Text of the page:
Dougherty, Jack. 2010. On The Line: How Schooling, Housing, and Civil Rights Shaped Hartford and its Suburbs (preview edition).

Fister, Barbara. 2010. Blog U.: Why There’s No Kindle “Freedom” in Libraries. Inside Higher Ed. September 24.

Fitzpatrick, Kathleen. 2009. Planned Obsolescence: Publishing, Technology, and the Future of the Academy. MediaCommons Press., and forthcoming by NYU Press.

Gregory, Jim et al. Seattle Civil Rights & Labor History Project.

Howard, Jennifer. 2010. Leading Humanities Journal Debuts ‘Open’ Peer Review, and Likes It. The Chronicle of Higher Education, July 26.

Lloyd, Dan. 2002. Street Rigor: Service Learning in the Liberal Arts. Unpublished essay, Hartford, CT: Trinity College.

New York Public Library. 2010. Candide 2.0: The Networked Edition. May.

Oder, Norman. 2009. Mixed Answers to “Is It OK for a Library To Lend a Kindle?”. Library Journal. April 7.

Rowe, Katherine, editor. 2010. Open Review: Shakespeare and New Media. Shakespeare Quarterly, hosted by MediaCommonsPress

Scheinfeldt, Tom, and Dan Cohen, eds. 2010. Hacking the Academy, hosted by Center for History and New Media.

University of North Carolina Press. The Long Civil Rights Movement Project.

University of Wisconsin-Milwaukee. The March On Milwaukee Civil Rights History Project.

About the author:
Jack Dougherty
is an associate professor of educational studies at Trinity College in Hartford, Connecticut, where his teaching and research draw connections between educational history, policy, and practice in U.S. cities and suburbs. An earlier version of this essay was presented at the Imagining America: Artists and Scholars in Public Life conference in Seattle, WA, October 2010.

How to cite this page:
Jack Dougherty, “Storytelling and Civil Rights: From Dissertation to Book to Web-book,” Writing History: How Historians Research, Write, and Publish in the Digital Age, October 6, 2010,

Creative Commons License This web page from Writing History: How Historians Research, Write, and Publish in the Digital Age is licensed under a Creative Commons Attribution-NonCommercial-ShareAlike 3.0 License. You may freely distribute this work under the same terms for non-commercial purposes, but you must include a citation similar to the one above.

— With whom do you share your writing?

Where have you found social support as a history writer? Who reads your drafts? How do you share feedback with others? Use the commenting feature to tell us about your experiences, and what you have learned from other writers.

How to cite this page:
“With whom do you share your writing?” Writing History: How Historians Research, Write, and Publish in the Digital Age, October 6, 2010,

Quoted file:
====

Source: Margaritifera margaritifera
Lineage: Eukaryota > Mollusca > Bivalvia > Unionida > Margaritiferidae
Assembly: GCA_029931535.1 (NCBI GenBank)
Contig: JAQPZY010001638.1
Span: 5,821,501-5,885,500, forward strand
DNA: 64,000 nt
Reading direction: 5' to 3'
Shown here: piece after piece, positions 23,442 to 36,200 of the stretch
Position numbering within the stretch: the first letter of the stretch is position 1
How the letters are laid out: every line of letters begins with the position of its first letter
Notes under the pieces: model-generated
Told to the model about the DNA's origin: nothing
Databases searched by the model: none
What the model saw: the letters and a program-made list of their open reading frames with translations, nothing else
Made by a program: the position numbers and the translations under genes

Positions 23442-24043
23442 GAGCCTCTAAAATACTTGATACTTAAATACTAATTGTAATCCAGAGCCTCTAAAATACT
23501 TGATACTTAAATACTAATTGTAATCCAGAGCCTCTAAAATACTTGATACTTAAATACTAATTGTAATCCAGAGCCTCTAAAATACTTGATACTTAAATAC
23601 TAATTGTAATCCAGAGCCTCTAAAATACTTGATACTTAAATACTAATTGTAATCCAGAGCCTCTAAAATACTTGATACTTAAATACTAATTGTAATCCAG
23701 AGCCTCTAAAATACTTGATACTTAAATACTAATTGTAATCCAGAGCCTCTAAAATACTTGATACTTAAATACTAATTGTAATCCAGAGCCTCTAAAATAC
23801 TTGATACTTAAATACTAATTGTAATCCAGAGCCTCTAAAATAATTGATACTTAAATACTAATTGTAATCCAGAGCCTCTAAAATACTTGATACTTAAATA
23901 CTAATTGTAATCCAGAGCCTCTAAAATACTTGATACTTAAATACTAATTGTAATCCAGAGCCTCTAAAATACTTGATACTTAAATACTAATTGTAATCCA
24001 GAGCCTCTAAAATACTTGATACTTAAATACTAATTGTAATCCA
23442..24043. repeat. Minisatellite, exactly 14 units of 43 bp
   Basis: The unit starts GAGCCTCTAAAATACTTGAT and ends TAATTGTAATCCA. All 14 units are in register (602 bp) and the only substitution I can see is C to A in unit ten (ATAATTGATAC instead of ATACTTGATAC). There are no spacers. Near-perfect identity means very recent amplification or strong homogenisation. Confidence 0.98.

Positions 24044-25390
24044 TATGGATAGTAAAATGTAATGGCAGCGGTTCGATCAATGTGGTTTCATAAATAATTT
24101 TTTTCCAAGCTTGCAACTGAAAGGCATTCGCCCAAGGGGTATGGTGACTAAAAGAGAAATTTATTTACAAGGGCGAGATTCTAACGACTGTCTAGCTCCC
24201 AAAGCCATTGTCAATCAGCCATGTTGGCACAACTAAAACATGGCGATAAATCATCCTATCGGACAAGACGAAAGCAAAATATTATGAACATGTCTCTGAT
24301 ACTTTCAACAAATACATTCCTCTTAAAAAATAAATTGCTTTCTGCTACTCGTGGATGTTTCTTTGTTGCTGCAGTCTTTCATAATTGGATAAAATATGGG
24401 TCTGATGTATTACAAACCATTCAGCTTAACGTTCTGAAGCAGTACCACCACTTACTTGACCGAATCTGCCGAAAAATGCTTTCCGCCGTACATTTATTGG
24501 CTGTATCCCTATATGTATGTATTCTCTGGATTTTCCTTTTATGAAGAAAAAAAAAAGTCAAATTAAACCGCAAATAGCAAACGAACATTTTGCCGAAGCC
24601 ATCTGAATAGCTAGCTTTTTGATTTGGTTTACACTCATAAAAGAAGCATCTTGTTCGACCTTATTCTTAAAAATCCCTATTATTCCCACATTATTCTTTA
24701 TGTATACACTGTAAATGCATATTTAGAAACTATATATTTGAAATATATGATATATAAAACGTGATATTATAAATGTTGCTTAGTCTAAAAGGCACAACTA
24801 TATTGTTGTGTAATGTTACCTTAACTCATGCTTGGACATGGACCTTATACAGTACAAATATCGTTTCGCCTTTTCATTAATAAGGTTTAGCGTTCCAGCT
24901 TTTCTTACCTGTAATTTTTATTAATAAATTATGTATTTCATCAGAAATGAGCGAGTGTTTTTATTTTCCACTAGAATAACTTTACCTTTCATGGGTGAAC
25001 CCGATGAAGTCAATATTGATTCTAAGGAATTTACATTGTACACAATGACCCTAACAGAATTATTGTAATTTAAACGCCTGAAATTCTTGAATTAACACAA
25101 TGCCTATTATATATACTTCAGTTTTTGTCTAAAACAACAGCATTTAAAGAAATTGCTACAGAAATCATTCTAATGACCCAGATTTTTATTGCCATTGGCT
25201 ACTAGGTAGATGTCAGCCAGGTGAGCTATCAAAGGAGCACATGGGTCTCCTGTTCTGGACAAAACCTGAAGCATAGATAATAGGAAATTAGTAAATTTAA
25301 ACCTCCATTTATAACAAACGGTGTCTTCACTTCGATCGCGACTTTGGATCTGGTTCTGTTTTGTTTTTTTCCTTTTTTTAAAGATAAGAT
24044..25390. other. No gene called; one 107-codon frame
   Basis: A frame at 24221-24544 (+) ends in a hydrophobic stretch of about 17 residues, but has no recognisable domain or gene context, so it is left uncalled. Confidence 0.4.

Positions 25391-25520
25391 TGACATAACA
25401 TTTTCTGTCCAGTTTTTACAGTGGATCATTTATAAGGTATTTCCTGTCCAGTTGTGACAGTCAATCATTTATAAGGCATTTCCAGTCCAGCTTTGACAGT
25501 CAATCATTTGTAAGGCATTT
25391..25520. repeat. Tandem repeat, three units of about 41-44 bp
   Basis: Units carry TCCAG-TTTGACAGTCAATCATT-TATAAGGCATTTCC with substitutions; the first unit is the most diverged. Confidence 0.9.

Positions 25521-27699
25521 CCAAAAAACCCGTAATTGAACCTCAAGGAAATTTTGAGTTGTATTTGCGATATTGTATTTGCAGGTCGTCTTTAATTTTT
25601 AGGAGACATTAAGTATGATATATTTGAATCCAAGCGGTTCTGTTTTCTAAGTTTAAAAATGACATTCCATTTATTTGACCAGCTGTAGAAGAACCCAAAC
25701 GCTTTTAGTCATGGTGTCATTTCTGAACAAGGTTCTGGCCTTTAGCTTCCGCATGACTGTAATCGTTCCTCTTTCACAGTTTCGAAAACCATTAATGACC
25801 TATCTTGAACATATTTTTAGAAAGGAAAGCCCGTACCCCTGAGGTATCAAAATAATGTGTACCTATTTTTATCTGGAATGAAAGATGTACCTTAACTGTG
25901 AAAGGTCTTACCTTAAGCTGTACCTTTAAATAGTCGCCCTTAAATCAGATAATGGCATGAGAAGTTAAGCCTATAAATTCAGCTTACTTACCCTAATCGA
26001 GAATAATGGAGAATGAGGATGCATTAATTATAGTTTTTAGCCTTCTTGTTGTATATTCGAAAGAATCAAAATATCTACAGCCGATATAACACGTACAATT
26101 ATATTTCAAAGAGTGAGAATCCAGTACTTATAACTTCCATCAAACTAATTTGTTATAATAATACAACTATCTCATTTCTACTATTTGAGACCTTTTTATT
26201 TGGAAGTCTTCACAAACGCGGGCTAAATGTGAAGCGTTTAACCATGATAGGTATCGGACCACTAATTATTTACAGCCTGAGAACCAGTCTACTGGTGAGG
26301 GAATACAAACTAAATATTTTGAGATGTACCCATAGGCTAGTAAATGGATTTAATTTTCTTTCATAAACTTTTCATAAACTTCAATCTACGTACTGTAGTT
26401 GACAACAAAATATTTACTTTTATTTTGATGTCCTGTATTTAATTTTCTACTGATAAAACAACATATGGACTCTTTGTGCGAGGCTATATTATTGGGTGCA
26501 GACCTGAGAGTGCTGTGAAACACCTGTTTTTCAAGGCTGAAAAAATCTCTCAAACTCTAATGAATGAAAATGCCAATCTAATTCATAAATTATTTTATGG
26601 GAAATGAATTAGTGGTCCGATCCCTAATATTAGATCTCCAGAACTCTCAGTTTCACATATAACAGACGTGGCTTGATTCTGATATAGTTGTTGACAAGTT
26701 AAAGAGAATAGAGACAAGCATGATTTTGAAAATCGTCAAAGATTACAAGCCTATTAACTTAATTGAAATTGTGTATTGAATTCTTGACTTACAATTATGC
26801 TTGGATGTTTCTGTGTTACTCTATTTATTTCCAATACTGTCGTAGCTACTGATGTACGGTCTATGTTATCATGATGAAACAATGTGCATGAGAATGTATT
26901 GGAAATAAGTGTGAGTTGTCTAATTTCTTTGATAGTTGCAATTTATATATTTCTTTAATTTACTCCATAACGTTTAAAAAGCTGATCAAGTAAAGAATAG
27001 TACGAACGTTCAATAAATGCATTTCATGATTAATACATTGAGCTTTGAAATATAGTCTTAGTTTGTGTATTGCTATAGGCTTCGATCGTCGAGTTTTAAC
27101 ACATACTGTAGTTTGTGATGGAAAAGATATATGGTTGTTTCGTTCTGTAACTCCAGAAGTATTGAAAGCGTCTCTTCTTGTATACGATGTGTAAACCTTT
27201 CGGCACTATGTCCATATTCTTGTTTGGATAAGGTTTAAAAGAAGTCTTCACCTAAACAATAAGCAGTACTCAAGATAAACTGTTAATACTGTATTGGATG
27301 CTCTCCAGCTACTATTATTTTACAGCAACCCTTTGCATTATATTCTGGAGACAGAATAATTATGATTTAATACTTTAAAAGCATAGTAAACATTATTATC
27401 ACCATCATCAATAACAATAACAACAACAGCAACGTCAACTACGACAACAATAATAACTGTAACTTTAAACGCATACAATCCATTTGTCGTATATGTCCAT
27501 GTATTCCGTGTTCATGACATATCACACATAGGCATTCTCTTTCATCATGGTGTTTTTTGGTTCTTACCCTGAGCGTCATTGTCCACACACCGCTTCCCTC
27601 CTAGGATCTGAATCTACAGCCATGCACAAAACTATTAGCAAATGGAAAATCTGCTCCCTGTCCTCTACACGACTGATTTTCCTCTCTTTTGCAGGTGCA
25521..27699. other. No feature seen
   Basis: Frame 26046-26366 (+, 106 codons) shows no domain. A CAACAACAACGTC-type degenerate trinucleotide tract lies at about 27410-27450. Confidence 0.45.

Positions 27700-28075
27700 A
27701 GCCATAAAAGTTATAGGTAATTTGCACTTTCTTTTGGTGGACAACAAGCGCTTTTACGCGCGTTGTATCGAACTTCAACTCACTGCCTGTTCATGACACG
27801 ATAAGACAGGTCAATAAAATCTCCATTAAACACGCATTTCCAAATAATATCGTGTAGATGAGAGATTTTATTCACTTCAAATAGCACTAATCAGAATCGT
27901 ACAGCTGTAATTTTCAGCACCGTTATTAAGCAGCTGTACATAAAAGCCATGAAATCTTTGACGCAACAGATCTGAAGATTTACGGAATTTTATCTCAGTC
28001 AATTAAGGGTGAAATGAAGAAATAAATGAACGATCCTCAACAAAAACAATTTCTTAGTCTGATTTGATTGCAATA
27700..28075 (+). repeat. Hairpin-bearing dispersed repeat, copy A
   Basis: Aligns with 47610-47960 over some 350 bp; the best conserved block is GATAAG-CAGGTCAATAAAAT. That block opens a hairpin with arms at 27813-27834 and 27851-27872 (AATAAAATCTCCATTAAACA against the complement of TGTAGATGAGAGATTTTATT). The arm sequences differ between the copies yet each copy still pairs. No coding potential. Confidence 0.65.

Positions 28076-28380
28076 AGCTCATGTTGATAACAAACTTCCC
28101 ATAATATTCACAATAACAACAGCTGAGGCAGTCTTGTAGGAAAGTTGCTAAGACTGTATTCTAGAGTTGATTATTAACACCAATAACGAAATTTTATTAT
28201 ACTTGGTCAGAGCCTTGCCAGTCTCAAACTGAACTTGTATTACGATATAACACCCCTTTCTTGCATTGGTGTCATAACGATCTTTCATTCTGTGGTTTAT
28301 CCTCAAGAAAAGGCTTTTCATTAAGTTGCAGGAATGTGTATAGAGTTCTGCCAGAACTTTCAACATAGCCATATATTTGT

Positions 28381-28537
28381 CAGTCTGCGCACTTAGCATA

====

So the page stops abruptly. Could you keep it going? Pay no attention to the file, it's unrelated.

Creative Commons License This web page from Writing History: How Historians Research, Write, and Publish in the Digital Age is licensed under a Creative Commons Attribution-NonCommercial-ShareAlike 3.0 License. You may freely distribute this work under the same terms for non-commercial purposes, but you must include a citation similar to the one above.

— How do you organize your research and writing?

Tell us more about your own research and writing process. What tools or approaches have you found to be successful for organizing your historical thinking and writing? Use the commenting feature to share ideas and experiences with others.

How to cite this page:
“How do you organize your research and writing?” Writing History: How Historians Research, Write, and Publish in the Digital Age, October 6, 2010,

Creative Commons License This web page from Writing History: How Historians Research, Write, and Publish in the Digital Age is licensed under a Creative Commons Attribution-NonCommercial-ShareAlike 3.0 License. You may freely distribute this work under the same terms for non-commercial purposes, but you must include a citation similar to the one above.


Historians value good writing. All scholars construct new forms of knowledge, but we tend to hold our profession to a very high standard when writing about our discoveries. We prefer clear and persuasive prose over data tables or abstract jargon. We favor book-length monographs over the article-based publishing traditions of the social sciences. And most of all, we appreciate the importance of narrative, the ability to wrap meaningful insights about the past into a good story.

Despite the central role that writing plays within our profession, its practice remains mostly hidden from public view. By and large, historians do our work — the acts of researching, writing, and publishing — alone, rather than in collaboration with others.  While we prize the influential books that hold a special place on our bookshelves and in our minds, historians rarely reveal the underlying processes that led to these finished products. Writing is our shared craft, the glue that unites our profession, but we tend to be private about it. “Do not circulate or cite without permission of the author” is an all-too-familiar warning label appearing on drafts of papers delivered at our conferences.

Given this state of secrecy, how do we expect historians-in-training to learn our craft? How do we expect them to develop their skills as writers, particularly of dissertations and books, without openly sharing and comparing our writing processes? How can we advance the overall quality of writing in the profession without asking all of us to reinvent our own wheels?